AUD Up Ahead of Inflation Data; US Consumer Confidence, Australia CPI

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Rates as of 05:00 GMT

Market Recap

Risk-on, risk-off, risk-on, risk-off…the markets are like a cork bobbing on the waves of investor sentiment. Yesterday was a ‘risk-on day, with the Euro STOXX 50 unchanged and the S&P 500 up +0.5% to another record high, driven by consumer discretionary stocks in general and automakers in particular after Tesla (+12.7%) got an order for 100k cars from car rental company Hertz. The rise in its share price pushed Tesla over the $1tn market capitalization, the first automaker to reach that landmark. It also helped other tech stocks to outperform and the NASDAQ rose 0.9%.

Asian markets are mixed this morning though, with the TOPIX +1.2% and KOSPI +0.8% but CIS 300 -0.5%.

AUD was the best-performing currency over the last 24 hours. Perhaps people think that tonight’s Australia CPI will convince the Reserve Bank of Australia to change its view on rates, which is increasingly at odds with what the market is thinking? See below for more information.

Oil is lower this morning on my reckoning – prices rose during the day yesterday as several OPEC+ members indicated that they were just going to stick to their plans to raise output by 400k barrels a month and not increase production faster. However later in the day Iran said it will begin talks with the EU on Wednesday to restore the 2015 nuclear deal, with the potential to lift sanctions on its oil exports. Iranian output has fallen by about 1.3mn barrels a day since the nuclear deal collapsed.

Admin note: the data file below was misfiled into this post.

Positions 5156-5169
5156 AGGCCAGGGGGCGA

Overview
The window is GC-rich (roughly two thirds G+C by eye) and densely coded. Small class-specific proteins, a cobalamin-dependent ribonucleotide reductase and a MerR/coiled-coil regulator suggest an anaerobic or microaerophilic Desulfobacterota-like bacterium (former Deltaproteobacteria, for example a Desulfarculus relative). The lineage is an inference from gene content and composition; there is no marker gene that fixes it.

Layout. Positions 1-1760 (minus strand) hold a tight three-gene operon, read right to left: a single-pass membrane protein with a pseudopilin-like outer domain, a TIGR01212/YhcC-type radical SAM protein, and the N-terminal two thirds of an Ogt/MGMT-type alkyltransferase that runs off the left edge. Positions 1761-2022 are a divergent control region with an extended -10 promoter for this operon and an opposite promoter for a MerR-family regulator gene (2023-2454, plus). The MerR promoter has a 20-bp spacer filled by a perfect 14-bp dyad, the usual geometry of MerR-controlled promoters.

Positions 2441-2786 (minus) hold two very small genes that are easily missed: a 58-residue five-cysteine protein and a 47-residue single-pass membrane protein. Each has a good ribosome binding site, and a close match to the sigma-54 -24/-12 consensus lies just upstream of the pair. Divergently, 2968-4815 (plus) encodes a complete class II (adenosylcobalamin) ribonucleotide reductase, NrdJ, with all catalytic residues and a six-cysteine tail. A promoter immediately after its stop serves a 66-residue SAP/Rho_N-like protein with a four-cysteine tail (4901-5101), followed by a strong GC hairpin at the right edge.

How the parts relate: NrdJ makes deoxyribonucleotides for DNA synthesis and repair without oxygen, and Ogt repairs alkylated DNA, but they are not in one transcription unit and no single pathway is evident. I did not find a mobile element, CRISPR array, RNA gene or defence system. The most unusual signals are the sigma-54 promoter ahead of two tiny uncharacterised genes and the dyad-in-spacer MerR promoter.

CAD underperformed on the weaker oil. I think the negotiations are likely to be just talk talk talk and at the end of the day the EU won’t lift the sanctions. I expect next week’s OPEC+ meeting to reaffirm the group’s plan to increase output only gradually, which I would expect to send oil prices – and CAD – back up.

JPY was weaker, as one would expect against the background of central banks beginning to normalize policy. However there is one warning sign temporarily for JPY. Lots of retail investors in Japan are long TRY against JPY as a carry trade. With overnight rates close to 16%, this must look attractive set against Japan’s negative rates. However, carry trades have long been described as “picking up nickels in front of a steamroller” in that a sudden movement in the currency you’re long can easily wipe out all of the gains from the positive carry and more. As TRY/JPY falls ever further, people may start bailing out of their positions, which could temporarily push JPY higher (USD/JPY lower).